On Saab

”That’s a 4 letter word I won’t touch.” –my (former) mechanic

10 years ago, the day I met my first Saab

We have our stereotypes: Architect, college professor, ex-hippie with money, graphic designer ✓, sexy motherfucker ✓ (I’m not going to argue with the internet), left-handed ✓.

Saabs are quirky, complicated, and fussy. It takes a special kind of person to love a Saab. The same could be said of their owners.

Why would anyone buy one over a nice reliable German car? I don’t have anything against the Germans, being made of mostly German parts myself, but it was their design spirit that made Saab popular with architects and graphic designers.

Everything was carefully thought through and even if the design decisions didn’t make sense to the driver, they made sense to someone –someone who spent a lot of time thinking about them. Like making buttons extra big so you could easily use them with gloves (gets cold in Sweden) or moving the key off of the steering column in an effort to reduce knee injuries in an accident. I was a huge fan of the Night Panel button that dimmed all the gauges except for the speedometer. Some ideas, like the cupholder that flipped out of the dashboard were just bonkers but somehow made the car more endearing.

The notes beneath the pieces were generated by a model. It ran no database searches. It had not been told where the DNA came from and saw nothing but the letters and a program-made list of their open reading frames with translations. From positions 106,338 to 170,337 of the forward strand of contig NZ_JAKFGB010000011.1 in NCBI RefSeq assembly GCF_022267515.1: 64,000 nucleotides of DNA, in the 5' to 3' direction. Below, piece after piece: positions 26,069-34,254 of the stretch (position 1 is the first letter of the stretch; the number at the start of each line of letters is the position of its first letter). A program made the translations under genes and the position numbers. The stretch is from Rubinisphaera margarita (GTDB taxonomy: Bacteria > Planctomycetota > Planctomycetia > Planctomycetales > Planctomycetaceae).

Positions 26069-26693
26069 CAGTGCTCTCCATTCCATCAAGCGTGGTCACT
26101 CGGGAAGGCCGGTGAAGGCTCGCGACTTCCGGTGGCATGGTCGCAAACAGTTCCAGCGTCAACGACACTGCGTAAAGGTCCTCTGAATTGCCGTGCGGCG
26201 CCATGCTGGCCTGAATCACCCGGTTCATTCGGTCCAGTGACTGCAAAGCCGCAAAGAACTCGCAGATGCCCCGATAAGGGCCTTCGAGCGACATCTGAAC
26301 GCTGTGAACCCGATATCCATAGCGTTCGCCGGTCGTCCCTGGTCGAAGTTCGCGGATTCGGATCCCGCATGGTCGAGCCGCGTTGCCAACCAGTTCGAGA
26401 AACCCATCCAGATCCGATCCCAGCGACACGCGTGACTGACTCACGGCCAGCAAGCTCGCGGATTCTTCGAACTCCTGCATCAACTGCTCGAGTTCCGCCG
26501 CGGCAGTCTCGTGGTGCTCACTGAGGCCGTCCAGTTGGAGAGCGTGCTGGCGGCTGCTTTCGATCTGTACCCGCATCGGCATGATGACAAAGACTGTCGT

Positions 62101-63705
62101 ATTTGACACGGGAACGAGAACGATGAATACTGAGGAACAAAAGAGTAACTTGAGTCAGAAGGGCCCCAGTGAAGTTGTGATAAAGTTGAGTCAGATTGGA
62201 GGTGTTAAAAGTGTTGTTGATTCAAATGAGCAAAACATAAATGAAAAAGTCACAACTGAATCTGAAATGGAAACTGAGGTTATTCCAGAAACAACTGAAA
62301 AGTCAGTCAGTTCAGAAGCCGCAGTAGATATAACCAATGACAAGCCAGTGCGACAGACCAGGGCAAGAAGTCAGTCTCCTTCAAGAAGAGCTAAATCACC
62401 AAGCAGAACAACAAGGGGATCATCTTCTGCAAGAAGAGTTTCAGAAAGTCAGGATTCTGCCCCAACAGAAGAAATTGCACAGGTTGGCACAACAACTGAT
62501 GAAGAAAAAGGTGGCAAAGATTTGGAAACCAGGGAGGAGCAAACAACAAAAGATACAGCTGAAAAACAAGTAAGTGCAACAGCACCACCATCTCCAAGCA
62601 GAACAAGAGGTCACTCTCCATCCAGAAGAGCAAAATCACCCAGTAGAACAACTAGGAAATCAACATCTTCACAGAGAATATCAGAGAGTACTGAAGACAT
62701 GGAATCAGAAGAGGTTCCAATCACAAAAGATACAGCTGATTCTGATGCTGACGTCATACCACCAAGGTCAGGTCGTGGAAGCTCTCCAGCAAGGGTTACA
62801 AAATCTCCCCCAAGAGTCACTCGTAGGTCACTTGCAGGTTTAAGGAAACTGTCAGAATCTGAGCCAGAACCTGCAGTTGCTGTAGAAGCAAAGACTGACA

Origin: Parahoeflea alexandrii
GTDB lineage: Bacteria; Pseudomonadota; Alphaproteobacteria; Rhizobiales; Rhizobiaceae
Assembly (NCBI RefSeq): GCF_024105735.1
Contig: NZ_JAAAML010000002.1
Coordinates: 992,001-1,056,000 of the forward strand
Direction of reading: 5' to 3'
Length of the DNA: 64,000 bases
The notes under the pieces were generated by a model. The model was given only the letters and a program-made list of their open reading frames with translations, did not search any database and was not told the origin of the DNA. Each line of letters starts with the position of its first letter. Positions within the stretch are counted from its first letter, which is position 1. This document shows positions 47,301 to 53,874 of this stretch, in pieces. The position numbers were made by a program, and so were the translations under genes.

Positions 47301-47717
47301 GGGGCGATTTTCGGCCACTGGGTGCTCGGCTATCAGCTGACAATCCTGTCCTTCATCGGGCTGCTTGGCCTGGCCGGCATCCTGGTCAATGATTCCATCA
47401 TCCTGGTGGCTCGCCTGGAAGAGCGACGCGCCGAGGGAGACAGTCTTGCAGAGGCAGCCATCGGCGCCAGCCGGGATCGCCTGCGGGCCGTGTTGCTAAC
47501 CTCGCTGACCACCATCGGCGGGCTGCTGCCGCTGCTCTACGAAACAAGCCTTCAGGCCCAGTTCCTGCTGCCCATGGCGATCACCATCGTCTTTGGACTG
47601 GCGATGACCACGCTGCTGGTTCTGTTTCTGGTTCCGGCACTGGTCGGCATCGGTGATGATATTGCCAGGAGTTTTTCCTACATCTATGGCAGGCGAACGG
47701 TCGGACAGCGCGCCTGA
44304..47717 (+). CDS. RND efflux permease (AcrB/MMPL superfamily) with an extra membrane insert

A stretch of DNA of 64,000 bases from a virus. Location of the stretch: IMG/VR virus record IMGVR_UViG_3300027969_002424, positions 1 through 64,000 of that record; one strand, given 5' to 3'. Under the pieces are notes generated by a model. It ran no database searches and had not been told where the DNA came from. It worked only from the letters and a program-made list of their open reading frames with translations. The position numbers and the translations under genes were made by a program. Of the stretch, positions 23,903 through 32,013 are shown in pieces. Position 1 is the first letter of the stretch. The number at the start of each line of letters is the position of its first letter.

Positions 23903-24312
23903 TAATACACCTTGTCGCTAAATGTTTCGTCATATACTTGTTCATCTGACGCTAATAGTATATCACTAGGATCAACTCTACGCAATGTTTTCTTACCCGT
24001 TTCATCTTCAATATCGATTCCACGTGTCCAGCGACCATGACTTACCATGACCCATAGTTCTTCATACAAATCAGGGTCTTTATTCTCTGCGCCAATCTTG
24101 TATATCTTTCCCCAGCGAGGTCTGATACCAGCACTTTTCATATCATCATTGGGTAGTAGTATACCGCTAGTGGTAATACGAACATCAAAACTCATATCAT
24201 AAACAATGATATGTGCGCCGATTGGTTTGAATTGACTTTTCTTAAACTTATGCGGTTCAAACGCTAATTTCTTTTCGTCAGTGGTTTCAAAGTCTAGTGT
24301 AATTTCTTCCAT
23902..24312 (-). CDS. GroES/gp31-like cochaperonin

It hurt to see the company fall apart, because they wanted to do good work they knew was right. Selling cars seemed secondary to good design. A commendable idea, but not a sustainable one.

Deep down, I think us Saab owners know we’re as quirky as our cars and that’s why we love them. Someone has to.